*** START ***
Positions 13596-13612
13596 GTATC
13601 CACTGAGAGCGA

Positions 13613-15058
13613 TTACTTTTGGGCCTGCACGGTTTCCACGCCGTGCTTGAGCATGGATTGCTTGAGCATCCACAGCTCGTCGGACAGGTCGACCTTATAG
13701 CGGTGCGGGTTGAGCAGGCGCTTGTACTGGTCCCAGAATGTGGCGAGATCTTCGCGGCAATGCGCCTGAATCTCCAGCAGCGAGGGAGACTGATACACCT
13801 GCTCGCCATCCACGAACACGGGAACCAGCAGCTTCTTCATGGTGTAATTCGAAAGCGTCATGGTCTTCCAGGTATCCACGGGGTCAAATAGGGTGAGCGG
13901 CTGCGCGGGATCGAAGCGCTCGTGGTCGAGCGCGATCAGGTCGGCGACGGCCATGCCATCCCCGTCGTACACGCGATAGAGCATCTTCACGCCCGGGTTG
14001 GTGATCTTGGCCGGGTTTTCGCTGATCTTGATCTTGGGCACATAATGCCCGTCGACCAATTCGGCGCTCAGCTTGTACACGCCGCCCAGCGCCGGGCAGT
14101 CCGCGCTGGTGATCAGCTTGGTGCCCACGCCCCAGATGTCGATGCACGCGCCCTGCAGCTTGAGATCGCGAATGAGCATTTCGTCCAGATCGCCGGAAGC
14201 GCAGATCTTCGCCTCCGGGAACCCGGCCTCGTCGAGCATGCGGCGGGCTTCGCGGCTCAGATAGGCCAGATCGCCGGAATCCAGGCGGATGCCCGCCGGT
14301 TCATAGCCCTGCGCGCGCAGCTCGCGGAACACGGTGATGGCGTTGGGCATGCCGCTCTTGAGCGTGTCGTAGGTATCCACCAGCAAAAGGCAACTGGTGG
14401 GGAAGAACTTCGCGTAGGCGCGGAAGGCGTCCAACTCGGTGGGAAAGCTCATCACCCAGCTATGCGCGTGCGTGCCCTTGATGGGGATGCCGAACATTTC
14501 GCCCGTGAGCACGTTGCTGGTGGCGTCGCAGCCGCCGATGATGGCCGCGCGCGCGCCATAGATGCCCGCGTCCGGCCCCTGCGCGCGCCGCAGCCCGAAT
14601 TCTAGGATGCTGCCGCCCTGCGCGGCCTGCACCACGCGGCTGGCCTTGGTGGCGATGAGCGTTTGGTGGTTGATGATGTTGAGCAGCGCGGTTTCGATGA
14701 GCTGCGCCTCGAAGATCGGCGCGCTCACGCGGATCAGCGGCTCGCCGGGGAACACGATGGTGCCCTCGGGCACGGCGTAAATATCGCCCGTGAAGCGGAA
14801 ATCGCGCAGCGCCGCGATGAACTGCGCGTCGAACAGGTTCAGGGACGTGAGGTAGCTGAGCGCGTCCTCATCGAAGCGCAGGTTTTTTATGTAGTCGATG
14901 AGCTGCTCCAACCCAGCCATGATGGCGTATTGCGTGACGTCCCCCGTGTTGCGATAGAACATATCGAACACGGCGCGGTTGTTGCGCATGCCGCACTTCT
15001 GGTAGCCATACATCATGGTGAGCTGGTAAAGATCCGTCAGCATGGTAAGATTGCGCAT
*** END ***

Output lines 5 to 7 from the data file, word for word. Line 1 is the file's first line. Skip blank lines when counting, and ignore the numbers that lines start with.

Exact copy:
13613 TTACTTTTGGGCCTGCACGGTTTCCACGCCGTGCTTGAGCATGGATTGCTTGAGCATCCACAGCTCGTCGGACAGGTCGACCTTATAG
13701 CGGTGCGGGTTGAGCAGGCGCTTGTACTGGTCCCAGAATGTGGCGAGATCTTCGCGGCAATGCGCCTGAATCTCCAGCAGCGAGGGAGACTGATACACCT
13801 GCTCGCCATCCACGAACACGGGAACCAGCAGCTTCTTCATGGTGTAATTCGAAAGCGTCATGGTCTTCCAGGTATCCACGGGGTCAAATAGGGTGAGCGG